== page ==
Chaplains “re-route” hospital patients to the hope

Ruth McCabe says her darkest days would have been even darker were it not for a woman named Noelene Kidd.

Noelene, a Carinity chaplain, was by Ruth’s bedside when she spent two months in hospital fighting a rare form of cancer.

“I wasn’t supposed to live through the cancer, so the doctors were trying to keep me hopeful but being realistic at the same time. Because it was such a rare form of cancer there’s no support group for it and those who get it generally don’t live too long,” Ruth says.

“My four children and my parents were stressed, my husband was stressed, everybody was stressed. Noelene was the calm in the storm. She was great to talk to.

“You get so sick of people prodding you and poking you and doing medical types of things and with the psychologist the same thing happens, they’re evaluating your answers. It was nice to have someone just to sit and talk with someone who ‘gets it’.

“My time in hospital was pretty dark but I think it could have been much darker without Noelene being there. There were days when I was, ‘If I’m going to die anyway, let’s get it over and done with’, but she kept re-routing me to the hope.”

Jennifer is a strong believer in the old saying “a problem shared is a problem halved.”

After suffering from general health problems for many years, Jennifer was hospitalised last year after suffering multiple fractures in her spine from slipping over in her home.

Bedridden in hospital for several months, Jennifer struggled with depression and anxiety both before and during her recovery.

Compounding her insecurities and vulnerability, Jennifer had no family to support her during the toughest time of her life. That was until a Carinity chaplain struck up a conversation.

“She was visiting people in the ward and one day she came to chat to me. It was nice because I don’t have family, my family have passed away,” Jennifer says.

“When you’re in the hospital and you see everyone else with their families coming in to visit, and you don’t have that, it’s hard. It was nice to have someone to talk to, someone who was kind and caring. It makes you feel not so alone.

“Being lonely and feeling isolated it made me anxious. I had depression and having that sounding board was a great help. I really appreciated her visits and her mental support meant a lot.”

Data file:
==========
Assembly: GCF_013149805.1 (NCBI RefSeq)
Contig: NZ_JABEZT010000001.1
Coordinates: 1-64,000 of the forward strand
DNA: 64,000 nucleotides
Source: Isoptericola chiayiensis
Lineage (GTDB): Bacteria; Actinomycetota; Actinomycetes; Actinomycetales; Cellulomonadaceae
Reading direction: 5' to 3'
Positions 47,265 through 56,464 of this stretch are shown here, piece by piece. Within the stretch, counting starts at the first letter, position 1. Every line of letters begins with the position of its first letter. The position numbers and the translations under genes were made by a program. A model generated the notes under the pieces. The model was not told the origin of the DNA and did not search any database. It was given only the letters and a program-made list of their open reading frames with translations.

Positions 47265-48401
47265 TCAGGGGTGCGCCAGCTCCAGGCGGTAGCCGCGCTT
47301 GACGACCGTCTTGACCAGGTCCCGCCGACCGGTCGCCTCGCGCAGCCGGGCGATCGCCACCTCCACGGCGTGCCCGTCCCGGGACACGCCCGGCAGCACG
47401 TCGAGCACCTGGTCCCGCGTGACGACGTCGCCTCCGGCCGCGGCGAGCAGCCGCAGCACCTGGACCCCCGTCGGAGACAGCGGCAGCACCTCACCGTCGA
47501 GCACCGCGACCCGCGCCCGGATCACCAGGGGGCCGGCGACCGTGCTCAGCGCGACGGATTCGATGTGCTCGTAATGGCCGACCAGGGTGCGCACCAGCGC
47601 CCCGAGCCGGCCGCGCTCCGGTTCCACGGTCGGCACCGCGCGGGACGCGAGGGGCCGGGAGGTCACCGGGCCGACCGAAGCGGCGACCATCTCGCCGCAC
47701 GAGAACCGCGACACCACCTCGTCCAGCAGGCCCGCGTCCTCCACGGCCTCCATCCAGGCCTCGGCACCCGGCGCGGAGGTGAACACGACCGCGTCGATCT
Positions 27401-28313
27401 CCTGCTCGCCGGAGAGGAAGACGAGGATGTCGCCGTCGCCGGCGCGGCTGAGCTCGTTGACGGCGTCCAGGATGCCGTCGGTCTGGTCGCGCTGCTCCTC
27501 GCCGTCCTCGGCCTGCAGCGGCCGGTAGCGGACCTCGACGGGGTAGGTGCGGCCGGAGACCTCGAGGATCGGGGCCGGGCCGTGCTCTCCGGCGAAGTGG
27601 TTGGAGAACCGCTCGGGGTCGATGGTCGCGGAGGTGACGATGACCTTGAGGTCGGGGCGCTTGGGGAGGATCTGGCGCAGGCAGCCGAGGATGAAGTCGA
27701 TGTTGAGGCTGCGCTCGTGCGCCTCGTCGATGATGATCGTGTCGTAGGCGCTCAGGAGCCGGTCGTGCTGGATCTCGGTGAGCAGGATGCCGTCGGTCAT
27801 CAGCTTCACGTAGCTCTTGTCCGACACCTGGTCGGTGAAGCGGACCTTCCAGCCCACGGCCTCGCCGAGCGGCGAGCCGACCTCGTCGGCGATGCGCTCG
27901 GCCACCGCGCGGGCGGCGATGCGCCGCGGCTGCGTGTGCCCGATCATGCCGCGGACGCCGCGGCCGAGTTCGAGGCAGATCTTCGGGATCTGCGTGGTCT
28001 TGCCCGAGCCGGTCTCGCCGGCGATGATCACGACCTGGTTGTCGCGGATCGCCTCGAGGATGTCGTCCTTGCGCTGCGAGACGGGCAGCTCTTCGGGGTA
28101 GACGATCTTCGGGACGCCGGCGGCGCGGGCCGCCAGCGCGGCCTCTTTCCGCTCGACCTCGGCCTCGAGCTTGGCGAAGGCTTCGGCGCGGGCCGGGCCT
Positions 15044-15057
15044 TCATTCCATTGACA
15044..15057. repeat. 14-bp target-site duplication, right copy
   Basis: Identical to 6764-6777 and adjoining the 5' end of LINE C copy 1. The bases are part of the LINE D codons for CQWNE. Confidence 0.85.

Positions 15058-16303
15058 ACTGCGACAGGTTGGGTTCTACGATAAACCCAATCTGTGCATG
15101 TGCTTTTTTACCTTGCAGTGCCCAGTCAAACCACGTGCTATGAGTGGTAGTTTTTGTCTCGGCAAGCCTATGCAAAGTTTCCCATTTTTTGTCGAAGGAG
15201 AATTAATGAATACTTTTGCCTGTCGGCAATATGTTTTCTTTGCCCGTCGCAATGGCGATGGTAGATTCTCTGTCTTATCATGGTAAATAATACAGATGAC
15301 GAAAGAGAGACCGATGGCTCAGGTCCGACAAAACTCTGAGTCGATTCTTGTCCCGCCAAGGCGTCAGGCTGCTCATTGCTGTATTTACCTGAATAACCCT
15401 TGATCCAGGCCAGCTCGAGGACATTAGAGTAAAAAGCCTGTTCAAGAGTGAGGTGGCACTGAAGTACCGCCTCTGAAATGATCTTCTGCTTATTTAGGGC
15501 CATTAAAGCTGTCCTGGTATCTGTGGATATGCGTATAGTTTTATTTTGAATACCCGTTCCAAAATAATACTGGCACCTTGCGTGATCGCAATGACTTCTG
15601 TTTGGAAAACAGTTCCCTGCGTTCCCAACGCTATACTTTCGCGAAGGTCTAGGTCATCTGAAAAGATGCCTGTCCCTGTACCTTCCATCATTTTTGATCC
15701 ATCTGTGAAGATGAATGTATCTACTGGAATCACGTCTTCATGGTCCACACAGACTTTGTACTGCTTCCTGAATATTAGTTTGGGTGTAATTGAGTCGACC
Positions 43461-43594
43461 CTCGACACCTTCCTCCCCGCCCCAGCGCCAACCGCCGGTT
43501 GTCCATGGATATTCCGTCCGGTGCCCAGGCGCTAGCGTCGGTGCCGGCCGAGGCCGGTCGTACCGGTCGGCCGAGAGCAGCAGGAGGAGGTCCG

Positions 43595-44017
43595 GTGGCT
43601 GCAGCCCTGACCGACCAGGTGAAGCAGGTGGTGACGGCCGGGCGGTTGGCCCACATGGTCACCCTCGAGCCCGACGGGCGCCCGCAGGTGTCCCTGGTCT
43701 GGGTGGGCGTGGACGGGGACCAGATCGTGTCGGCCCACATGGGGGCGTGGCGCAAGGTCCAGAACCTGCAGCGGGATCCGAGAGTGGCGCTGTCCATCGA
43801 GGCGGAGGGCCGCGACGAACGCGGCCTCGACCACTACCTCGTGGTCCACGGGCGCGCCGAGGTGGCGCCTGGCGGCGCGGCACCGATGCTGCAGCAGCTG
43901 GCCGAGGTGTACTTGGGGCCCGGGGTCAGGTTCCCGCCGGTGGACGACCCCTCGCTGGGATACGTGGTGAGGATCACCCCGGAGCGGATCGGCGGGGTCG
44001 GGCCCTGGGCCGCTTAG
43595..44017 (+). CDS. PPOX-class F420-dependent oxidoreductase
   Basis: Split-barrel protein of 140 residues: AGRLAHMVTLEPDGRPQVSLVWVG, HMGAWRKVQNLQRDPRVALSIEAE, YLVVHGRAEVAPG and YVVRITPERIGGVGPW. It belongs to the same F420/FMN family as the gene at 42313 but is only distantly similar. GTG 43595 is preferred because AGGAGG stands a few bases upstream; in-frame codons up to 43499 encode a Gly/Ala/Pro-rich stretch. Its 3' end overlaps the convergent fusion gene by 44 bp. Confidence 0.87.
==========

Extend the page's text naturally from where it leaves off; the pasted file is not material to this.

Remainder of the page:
Carinity has around 60 chaplains serving multi-denominationally in hospitals, correctional centres and aged-care communities from Cairns to the Gold Coast. We seek extra chaplains to meet an increasing demand to support and assist more Queenslanders facing challenges.

Donations to last year’s Chaplains Appeal enabled Carinity to train more chaplains through our new Certificate IV in Chaplaincy and Pastoral Care.

Recent course graduate Hadley Toweel, a former Christian worker in a ghetto area in South Africa, is now a Carinity prison chaplain.

“Chaplaincy is something that God has called me to. It’s the knowledge that I have done things in my past that could have landed me in prison and being fully convinced that God can and does change lives,” Hadley says.

Ruth encourages people to support the hospital chaplains who bring comfort to patients, by offering a listening ear or spiritual guidance, through the 2018 Carinity Chaplains Appeal.

“One day I was running my kids to and from school and sports and the next thing I’m bedridden for weeks on end. You don’t know when you’re going to need that support, and it could be the difference in someone’s life,” she says.

Help make a real difference to the lives of people in need by supporting the 2018 Chaplains Appeal, to enable Carinity to train more chaplains throughout Queensland. Your gift can be made online , via mail at Reply Paid 85096, Mitchelton QLD 4053, or by phoning 07 3550 3737.

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